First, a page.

Better Performance Measures Needed to Assess Results of Justice's Office of Science and Technology
GAO-04-198, Nov 14, 2003
The mission of the Office of Science & Technology (OST), within the Department of Justice's National Institute of Justice (NIJ), is to improve the safety and effectiveness of technology used by federal, state, and local law enforcement and other public safety agencies. Through NIJ, OST funds programs in forensic sciences, crime prevention, and standards and testing. To support these programs, Congress increased funding for OST from $13.2 million in 1995 to $204.2 million in 2003 (in constant 2002 dollars). GAO reviewed (1) the growth in OST's budgetary resources and the changes in OST's program responsibilities, (2) the types of products OST delivers and the methods used for delivering them; and (3) how well OST's efforts to measure the success of its programs in achieving intended results meet applicable requirements.
OST's budgetary resources grew significantly in recent years, along with the range of its program responsibilities. From fiscal year 1995 through fiscal year 2003, OST received over $1 billion through Department of Justice appropriations and the reimbursement of funds from other federal agencies in exchange for OST's agreement to administer these agencies' projects. Of the over $1 billion that OST received, approximately $749 million, or 72 percent, was either directed to specific recipients or projects by public law, subject to guidance in congressional committee reports, or directed though reimbursable agreements. At the same time that spending expanded, OST's program responsibilities have changed--from primarily law enforcement and corrections to broader public safety technology. OST delivers three groups of products through various methods. The three groups include (1) information dissemination and technical assistance; (2) the application, evaluation, and demonstration of existing and new technologies for field users; and (3) technology research and development. According to OST, as of April 2003, it has delivered 945 products since its inception. Furthermore, OST identified an additional 500 products associated with ongoing awards. OST makes its products available through a variety of methods, such as posting information on its Web site and providing research prototypes to field users for testing and evaluation. OST has been unable to fully assess its performance in achieving its goals as required by applicable criteria because it does not use outcome measures to assess the extent to which it achieves the intended results of its programs. OST's current measures primarily track outputs, the goods and services produced, or in some cases OST uses intermediate measures, which is a step toward developing outcome measures. The Government Performance and Results Act of 1993 provides that federal agencies measure or assess the results of each program activity. While developing outcome measures for the types of activities undertaken by OST is difficult, we have previously reported on various strategies that can be used to develop outcome measures, or, at least intermediate measures, for similar types of activities.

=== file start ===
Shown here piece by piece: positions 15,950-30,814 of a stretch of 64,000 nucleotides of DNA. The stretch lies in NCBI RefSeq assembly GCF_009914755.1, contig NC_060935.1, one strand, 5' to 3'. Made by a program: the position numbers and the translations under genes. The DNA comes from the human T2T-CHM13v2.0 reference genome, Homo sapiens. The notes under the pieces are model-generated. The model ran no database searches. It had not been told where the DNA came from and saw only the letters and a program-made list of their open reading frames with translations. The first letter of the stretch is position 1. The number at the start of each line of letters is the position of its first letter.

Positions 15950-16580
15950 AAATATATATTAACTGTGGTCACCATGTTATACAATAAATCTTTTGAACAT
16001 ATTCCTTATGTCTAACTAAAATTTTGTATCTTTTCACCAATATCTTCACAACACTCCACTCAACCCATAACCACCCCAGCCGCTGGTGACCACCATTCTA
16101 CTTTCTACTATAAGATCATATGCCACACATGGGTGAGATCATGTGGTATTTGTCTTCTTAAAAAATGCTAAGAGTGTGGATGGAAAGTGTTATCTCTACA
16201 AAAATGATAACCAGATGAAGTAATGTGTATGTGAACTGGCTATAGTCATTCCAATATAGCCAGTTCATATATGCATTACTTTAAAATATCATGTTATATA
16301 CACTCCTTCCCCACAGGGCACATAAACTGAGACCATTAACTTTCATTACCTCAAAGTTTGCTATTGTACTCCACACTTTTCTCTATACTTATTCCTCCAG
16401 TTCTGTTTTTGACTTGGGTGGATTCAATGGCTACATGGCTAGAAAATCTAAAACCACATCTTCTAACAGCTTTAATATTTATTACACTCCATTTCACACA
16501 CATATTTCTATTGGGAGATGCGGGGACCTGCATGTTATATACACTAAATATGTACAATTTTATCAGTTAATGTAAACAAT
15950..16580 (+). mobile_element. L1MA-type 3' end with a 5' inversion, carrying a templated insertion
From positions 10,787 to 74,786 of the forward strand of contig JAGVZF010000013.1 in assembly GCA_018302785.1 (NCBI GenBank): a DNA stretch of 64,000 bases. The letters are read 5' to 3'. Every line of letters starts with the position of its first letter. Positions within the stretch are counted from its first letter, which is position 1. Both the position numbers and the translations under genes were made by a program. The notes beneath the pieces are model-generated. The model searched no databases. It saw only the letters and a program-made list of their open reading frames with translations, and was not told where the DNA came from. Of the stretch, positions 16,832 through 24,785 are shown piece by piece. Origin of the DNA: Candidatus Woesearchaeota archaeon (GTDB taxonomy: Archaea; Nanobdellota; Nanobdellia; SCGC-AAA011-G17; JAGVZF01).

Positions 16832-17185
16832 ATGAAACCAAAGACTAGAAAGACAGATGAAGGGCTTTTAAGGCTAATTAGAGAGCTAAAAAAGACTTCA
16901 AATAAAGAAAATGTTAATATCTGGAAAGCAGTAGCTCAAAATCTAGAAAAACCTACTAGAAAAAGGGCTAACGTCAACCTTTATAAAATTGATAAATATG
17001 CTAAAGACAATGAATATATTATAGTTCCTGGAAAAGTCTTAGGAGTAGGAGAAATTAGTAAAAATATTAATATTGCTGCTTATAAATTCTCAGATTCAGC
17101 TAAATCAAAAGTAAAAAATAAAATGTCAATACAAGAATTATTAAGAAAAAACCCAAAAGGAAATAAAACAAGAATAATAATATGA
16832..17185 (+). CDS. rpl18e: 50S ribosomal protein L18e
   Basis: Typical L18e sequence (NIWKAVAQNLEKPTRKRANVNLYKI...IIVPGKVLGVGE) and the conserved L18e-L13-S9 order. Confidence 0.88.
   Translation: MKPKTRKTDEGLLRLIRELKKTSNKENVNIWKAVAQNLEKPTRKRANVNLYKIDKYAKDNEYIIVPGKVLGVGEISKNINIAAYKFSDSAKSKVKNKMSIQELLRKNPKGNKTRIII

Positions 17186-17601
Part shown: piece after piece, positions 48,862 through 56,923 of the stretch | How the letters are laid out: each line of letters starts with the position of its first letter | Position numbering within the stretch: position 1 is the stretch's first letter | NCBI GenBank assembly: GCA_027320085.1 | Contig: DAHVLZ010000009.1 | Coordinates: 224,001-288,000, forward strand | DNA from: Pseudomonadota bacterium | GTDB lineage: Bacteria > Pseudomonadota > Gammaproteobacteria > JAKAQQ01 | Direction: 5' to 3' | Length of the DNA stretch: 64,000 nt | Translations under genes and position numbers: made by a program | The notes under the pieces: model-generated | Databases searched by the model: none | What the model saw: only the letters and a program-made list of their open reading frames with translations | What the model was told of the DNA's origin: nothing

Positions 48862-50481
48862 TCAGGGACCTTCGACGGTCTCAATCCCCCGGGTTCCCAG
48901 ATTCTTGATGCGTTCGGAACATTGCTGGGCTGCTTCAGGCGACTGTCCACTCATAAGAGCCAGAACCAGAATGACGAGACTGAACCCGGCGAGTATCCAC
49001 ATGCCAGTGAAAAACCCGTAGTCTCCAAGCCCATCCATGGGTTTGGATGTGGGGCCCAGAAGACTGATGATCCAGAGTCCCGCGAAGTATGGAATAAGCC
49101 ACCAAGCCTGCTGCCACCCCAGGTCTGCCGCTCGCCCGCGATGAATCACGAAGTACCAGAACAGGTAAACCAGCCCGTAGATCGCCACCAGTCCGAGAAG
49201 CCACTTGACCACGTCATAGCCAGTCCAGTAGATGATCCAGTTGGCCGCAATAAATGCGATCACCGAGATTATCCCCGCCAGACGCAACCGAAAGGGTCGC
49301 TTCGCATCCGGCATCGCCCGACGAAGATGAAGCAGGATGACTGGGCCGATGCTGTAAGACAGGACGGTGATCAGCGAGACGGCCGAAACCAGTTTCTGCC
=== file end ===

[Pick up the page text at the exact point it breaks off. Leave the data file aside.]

- Review Pending
- Closed - implemented
- Closed - not implemented
Recommendation for Executive Action
Recommendation: To help ensure that OST does all that is possible to measure its progress in achieving goals through outcome-oriented measures, the Attorney General should instruct the Director of NIJ to reassess the measures OST uses to evaluate its progress toward achieving its goals and to better focus on outcome measures to assess results where possible. In those cases where measuring outcome is, after careful consideration, deemed infeasible, appropriate intermediate measures that will help to discern program effectiveness should be developed.
Agency Affected: Department of Justice
Status: Closed - Implemented
Comments: In November 2003 we reported on our review of performance measures that the National Institute of Justice's (NIJ) Office of Science & Technology (OST) developed to evaluate progress toward achieving program goals and found that none were outcome-oriented. Instead the measures focused on outputs (the count of goods ands services produced) or intermediate measures (progress to achieving intended results). We recommended NIJ to reassess the measures, focus on outcomes (actual results compared with intended results) where possible, and develop intermediate measures in those cases where it deemed measuring outcomes as infeasible. Acting on our recommendation in 2004, NIJ stated that it concentrated its reassessment efforts on 8 measures that it considered best reflected program outcomes or were, at a minimum, intermediate measures that provided meaningful information about program effectiveness. We agree that one of those new measurements is outcome-oriented: the percent reduction in DNA backlog. According to NIJ, reassessment efforts continued through 2006, such as updating its strategic plan and providing staff with performance measurement training. In addition, NIJ noted that the White House Office of Management and Budget initiated a Performance Assessment Rating Tool (PART) review of all NIJ programs in 2005. We encourage NIJ to continue its efforts to improve the measurement of OST program effectiveness, as such efforts will assist Congress and NIJ's management and customers to better assess whether investment in OST programs was paying off with improved law enforcement and public safety technology.